kitsura
2004-03-30 09:09:14
PC Wizard is a pretty decent software to try.  As for speedfan I've never heard of it before so can't comment on its reliability.  Of course the most reliable readings come using a laser temp probe, followed by the readings from you mobo temp sensors as shown in your BIOs, and lastly those 3rd party software that extracts data from your mobo temp sensors.

Xeon loaded temp of 52ºC seems quite normal, in fact P4 cpu loaded temp are known to be much higher, around 40-50ºC idle and 50-60ºC loaded temperature, of course any readings in the upper 60s to 70s is much too high but Intel CPU is known to trottle back their performance to reduce overheating.  So again I'm not so worried about overheating unless of course you CPU fan is faulty.

And the other more likely cause is a faulty piece of hardware.  I really forgot to mention RAM in the first post but this is about 1 of the most likely culprit to cause system reboots.  Download and run Memtest 86 to check your RAM.  Mobos and other Video cards are possible too but very unlikely.
[dpc]McPhisto
2004-03-30 10:40:47
Is this hardware problem causing this ?
http://stephenbrooks.org/groupee/forums?a=tpc&s=724606111&f=144606111&m=266107123 ?

Sorry but I can't be of any help with this, I would've send it back to the manufacturer.
Stephen Brooks
2004-03-31 05:48:26
The guy from IT support came over and he first tried MemTest86 (which was what I was actually about to do), revealing no errors, and now has changed the PSU, so hopefully it ought to stay up.  If it doesn't I may need a new motherboard.
kitsura
2004-03-31 08:31:55
What is the brand of the PSU that you're currently using, there are those cheap flaky PSUs and there are those rated and certified ones that come from PC power or Antec. Of course the better ones cost a premium but they provide stable power flow and have active PFC which reduces spikes and other power problems so your hardware is more stable overall.
Rocko
2004-03-31 11:21:19
Your voltages are way off spec, if those are accurate.  If you are using a "no-name" PSU, I would immediatly suggest replacing it with a well known brand, such as Antec, Enermax, TTGI, Fortron, or ThermalTake.  Open up your PSU and inspect it, looking if the capacitors are bulging, any electrolyte is leaking, or if the safety vents on the top of the capacitors are open.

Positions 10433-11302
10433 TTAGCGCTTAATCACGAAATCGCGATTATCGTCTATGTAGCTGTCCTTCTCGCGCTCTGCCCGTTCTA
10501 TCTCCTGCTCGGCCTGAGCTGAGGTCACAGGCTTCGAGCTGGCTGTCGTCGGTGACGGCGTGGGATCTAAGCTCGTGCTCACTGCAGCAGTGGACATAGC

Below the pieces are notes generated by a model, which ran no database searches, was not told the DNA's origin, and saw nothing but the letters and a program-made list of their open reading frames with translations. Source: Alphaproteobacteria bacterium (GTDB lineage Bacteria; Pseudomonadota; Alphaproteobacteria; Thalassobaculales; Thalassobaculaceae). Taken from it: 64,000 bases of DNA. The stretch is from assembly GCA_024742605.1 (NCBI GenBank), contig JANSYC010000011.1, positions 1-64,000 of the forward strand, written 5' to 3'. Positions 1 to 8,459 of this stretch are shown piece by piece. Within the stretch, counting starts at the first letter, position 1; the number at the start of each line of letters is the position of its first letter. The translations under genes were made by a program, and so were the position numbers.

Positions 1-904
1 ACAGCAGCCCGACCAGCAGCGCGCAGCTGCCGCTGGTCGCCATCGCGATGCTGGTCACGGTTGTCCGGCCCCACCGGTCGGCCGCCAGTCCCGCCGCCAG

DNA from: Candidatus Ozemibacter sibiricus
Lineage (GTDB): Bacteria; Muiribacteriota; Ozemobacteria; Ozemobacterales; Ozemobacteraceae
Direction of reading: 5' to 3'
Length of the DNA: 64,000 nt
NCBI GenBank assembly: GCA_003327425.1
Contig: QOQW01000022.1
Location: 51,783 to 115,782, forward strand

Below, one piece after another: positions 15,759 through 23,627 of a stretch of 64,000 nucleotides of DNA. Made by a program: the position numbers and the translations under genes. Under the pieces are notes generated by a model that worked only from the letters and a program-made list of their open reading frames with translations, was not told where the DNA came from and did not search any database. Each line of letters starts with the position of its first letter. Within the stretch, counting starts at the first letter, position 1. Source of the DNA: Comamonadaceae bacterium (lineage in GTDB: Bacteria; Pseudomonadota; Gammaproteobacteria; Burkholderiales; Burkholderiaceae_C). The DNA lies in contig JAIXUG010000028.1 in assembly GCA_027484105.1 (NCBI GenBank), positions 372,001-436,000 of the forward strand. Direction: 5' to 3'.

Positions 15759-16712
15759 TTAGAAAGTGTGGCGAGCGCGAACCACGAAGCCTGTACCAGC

Your symptoms do describe a flaky PSU and I strongly suspect this is the cause of your troubles
kitsura
2004-03-31 12:19:21
Yes the voltage readings are very off spec but I don't trust them and anyone wiser would ignore it.  The most accurate way to measure voltage from the rails is using a multimeter.  The +3.3V rail is the measured from the orange wire, the +5V rail is measured from the red wire and the +12V rail is measured from the yellow wire.  Of course since you'll have to measure it with the power running its not recommended for those who don't know what they're doing as it could be a potential electrocution hazard.
mjp282
2004-03-31 21:39:07
Hello, I don't know a great deal about computers and that sort.  But I did have a problem similar to what was described with the computer resetting every so often.  I might of also had the same hard drive.  (Maxtor 160 GB, 8MB cache...).  I RMA'ed the hard drive and I currently do not have any problems with the new one.  Well, it's only been about a week with the new one though.
Best of luck.
Stephen Brooks
2004-04-01 00:11:45
My computer has worked fine overnight with the new PSU (it was resetting several times a night before) so I assume that must have been the problem.  The system as a whole is from Digital Networks UK though I don't know about the PSU.  The new one is from ISIS IT support's stash of replacement ones.

Rocko - yes, those figures would be VERY worrying, if they were correct, but I think that particular program was talking rubbish anyway - even the fan speeds were misread.  The application my MOBO vendor (Tyan) supplied worked much better and all the voltages were really close to what they should have been.
kitsura
2004-04-01 02:06:18
Yes, the problem with OEM assembled PCs is that some of the parts are sub-standard and are of much lower quality as compared to their retail counterparts.  I'm using the PC Power Turbo-Cool 510 Deluxe and have been having rock solid performance ever since I bought it.  My PC is on 24/7 and the last time I rebooted it was about 25 days ago the longest time I had it running was 31 days before a power trip from a thunderstorm forced it to shut down.  I currently don't own a UPS but am looking into it to keep my PC running as long as humanely possible.
[TA}B of BnT
2004-04-05 05:28:12
Sounds like you have your problem fixed.  But just incase I would still take a look at all the capacitors on the Motherboard.  The symptoms you gave are indications that some of the caps may be ready to go.  Look for either bulging tops or worst case leakage at the tops of the caps.